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When you think of Gotham City, you think dark, gloomy and murky, right? Holy incorrect answer, Batman! Not always is the Batman world darker than a midnight with no moon. Take Seth Fisher’s art in the latest arc of Batman: Legends of the Dark Knight (June 8), for instance. Fisher is no stranger to the DC Universe, as he’s worked on the critically acclaimed books Green Lantern: Willworld and Flash: Time Flies. Fisher talked with Comic Foundry about his latest installment, what it means for him to be a comic artist and more importantly, what it takes for you to get published.
What do you think the advantage is for you since you’re a self-taught artist?
I dunno. I mean, the advantage to me is that I did what I wanted to do. That’s all I think. I think self-taught artists tend to be a little more unique style-wise, while school taught artists tend to be a bit more technical. But it’s not a question of which is better, just which is right for you.
Since the readers here are mostly artists looking to improve their work, I want to stress that my career path is unique and trying to follow what I do will like trying to fit a square shaped sandwich into a round shaped lunchbox. Teaching yourself is good for some people. I like to study on my own, so this was a good route for me.
Here is more important question maybe: How much time do you spend thinking about your art?
When you get into a space where everything you see is translated into something to do with your art, then you are always making progress no matter if you are at your desk or not. For example, you are taking a dump and you think: “Oh, this is the way that underpants wrinkle when they are wrapped around my ankles.” Or you standing in line at the bank and you think: “Jesus, that teller there has a huge nose…maybe the range of human variation is much bigger than what I’m representing in my art.”
You are always in school. And life is your homework assignment. Ha, ha…that’s really deep.
How has being a mathematics major affected the way you deal with visual problem solving?
I was a Math Major. So, I think in a mathematical way. I use perspective as mathematics. I think of colors mathematically. I think of composition mathematically. It’s just the way I am.
Will mathematics improve your art? It will if you let it, but that goes for everything.
Start with what you ENJOY and build from there. It will keep you coming back to your art again and again.
The key is to use your own experience to find a unique vision for yourself. Suppose you are a gardener in your spare time. You are going to have a vast knowledge of different flowers, and you should be using that in your art. Just make sure that on every panel there is a potted plant and you work will start to shine. Suppose you are a guy that works at Burger King. That’s cool too. You start to draw your customers. There is always a connection between your interests and your art. Sometimes you really have to work to make the connection, but when it finally comes your work will really explode.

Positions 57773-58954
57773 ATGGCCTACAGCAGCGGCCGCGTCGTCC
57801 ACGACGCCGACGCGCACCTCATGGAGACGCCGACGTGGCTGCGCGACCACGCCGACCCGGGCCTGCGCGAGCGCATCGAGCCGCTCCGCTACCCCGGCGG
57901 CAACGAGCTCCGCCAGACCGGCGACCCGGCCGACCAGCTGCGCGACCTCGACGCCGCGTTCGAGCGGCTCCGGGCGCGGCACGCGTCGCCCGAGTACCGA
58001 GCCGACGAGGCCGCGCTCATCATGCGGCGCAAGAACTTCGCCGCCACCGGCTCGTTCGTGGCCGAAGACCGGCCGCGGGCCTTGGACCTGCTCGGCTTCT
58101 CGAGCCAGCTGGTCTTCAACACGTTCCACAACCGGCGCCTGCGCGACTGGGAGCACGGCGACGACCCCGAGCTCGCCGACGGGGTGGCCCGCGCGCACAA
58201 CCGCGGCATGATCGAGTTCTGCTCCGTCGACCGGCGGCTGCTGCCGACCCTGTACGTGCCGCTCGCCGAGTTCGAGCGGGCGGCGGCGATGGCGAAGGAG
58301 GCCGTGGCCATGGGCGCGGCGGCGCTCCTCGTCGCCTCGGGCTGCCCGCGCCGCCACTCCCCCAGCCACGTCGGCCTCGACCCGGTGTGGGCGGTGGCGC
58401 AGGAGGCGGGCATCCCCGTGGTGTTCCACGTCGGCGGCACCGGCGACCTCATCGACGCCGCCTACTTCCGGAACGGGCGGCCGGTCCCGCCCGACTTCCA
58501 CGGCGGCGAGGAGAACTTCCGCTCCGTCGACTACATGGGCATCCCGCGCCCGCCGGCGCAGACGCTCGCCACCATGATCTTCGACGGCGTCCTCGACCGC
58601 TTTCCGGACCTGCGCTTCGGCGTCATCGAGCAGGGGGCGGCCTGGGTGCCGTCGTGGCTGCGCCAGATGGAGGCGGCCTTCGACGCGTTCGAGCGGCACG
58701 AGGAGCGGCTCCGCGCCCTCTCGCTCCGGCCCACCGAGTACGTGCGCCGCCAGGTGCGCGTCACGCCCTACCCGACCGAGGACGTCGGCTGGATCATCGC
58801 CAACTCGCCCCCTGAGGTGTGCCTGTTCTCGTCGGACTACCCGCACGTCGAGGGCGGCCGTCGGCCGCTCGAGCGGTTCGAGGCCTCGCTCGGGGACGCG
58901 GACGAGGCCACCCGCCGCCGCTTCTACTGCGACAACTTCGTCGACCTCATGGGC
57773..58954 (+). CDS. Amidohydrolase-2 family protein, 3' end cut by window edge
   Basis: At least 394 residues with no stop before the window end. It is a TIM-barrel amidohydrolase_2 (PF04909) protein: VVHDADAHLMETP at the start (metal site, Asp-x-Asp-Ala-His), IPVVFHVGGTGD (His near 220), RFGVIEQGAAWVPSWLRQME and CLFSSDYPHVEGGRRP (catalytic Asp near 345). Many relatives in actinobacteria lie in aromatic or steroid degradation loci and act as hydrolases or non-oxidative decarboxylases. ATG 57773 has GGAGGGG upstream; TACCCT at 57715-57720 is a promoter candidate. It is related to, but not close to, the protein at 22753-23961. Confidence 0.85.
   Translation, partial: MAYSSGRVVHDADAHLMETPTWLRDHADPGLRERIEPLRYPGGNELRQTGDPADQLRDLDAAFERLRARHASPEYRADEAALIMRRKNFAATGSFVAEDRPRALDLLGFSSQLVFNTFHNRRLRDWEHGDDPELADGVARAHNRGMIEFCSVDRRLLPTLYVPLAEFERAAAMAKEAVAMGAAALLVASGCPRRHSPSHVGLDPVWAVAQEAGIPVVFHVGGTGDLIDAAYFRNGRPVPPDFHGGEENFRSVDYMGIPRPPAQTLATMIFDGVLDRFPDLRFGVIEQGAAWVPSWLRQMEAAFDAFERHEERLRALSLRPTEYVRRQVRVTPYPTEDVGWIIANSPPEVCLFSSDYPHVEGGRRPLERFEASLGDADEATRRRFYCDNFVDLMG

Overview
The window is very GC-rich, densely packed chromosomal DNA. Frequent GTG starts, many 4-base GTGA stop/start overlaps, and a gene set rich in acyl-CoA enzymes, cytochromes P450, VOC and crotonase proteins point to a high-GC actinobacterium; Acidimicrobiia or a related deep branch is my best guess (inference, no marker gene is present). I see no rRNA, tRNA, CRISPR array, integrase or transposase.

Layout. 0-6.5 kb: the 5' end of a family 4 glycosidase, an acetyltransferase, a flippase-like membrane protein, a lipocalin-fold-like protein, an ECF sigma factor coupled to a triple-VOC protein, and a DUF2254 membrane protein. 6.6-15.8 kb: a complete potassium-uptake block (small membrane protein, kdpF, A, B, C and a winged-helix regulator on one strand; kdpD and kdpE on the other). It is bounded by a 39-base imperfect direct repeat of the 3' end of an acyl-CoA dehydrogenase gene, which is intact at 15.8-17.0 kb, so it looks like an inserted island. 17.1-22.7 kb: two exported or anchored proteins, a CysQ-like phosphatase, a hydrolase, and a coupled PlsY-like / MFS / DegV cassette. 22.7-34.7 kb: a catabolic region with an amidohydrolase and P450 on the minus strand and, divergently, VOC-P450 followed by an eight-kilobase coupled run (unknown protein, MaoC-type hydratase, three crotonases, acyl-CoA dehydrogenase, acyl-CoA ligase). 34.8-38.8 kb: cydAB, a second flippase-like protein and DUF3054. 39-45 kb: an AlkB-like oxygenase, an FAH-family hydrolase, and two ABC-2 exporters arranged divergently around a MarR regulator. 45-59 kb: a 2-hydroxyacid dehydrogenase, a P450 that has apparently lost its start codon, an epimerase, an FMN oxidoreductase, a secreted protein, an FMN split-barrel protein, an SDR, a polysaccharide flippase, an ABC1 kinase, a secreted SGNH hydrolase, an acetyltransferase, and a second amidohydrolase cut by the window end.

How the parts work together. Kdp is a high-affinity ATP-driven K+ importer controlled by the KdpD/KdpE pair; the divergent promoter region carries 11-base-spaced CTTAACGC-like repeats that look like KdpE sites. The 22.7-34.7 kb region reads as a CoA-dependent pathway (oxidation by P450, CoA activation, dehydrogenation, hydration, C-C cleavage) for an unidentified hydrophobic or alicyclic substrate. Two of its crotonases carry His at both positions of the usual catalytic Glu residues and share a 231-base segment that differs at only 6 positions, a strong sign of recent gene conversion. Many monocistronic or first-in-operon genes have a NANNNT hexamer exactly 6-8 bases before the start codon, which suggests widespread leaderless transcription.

You’ve spent a lot of time in Italy and Japan - how have their cultures affected your style and storytelling?
I like the architecture. I try to pull that into my work as much as I can. I like the Japanese aesthetic of cute. I have tried to merge that with my own western sensibility. I just let the aesthetic sensibilities of the people around me shape my art naturally. But draw what you know. It’ll be pretty hard for a person who doesn’t know Tokyo to really draw Tokyo.
I like to get many different experiences under my belt so that my art is more complex.
What was your art process for your Batman books? How is your approach on covers different than your interior work?
Batman was cool. I drew it mostly on a coffee table while sitting on the floor in a tiny Japanese apartment I shared with my girlfriend. You know if you can draw a whole book sitting crossed legged in a 12-foot by 12-foot room then you get a lot of confidence in your flexibility.
For covers, I spend a lot more time on than interiors. These covers I did about 25 sketches and sent them DC and let them pick their favorite ones. Then I worked up the finished pieces. For covers its important to do a LOT of different approaches. At this point I am trying to do covers that are really simple but still fresh compositions. I’m finally sort of getting the hang of it. A simple cover is actually a heck of a lot harder than something that just relies on a lot of detail to keep your interest.
Keep in mind that this book has been in the machine for a long time…I finished it like almost two years ago…so my work has progressed a lot since this book, even though its just now coming out. The covers are fresh though.
You have a pretty unique style. How has that helped/hurt you in the industry so far?
It was hard as hell to break in. A lot of the editors said: “We love what you are doing, but it’s not like anything we have seen before so we don’t want to take the chance.”
Here is the reality: When I had my first book Happydale completely finished (but unpublished), I showed it around, but got luke warm responses. BUT after the book was published, all these people who had passed on Happydale in the first place wanted me to do work for them on the basis of seeing the published work. So the same book unpublished is like less valuable in terms of showing off your work. Publishing is a like a validation of your art. It’s bullshit, but it’s the way people see things.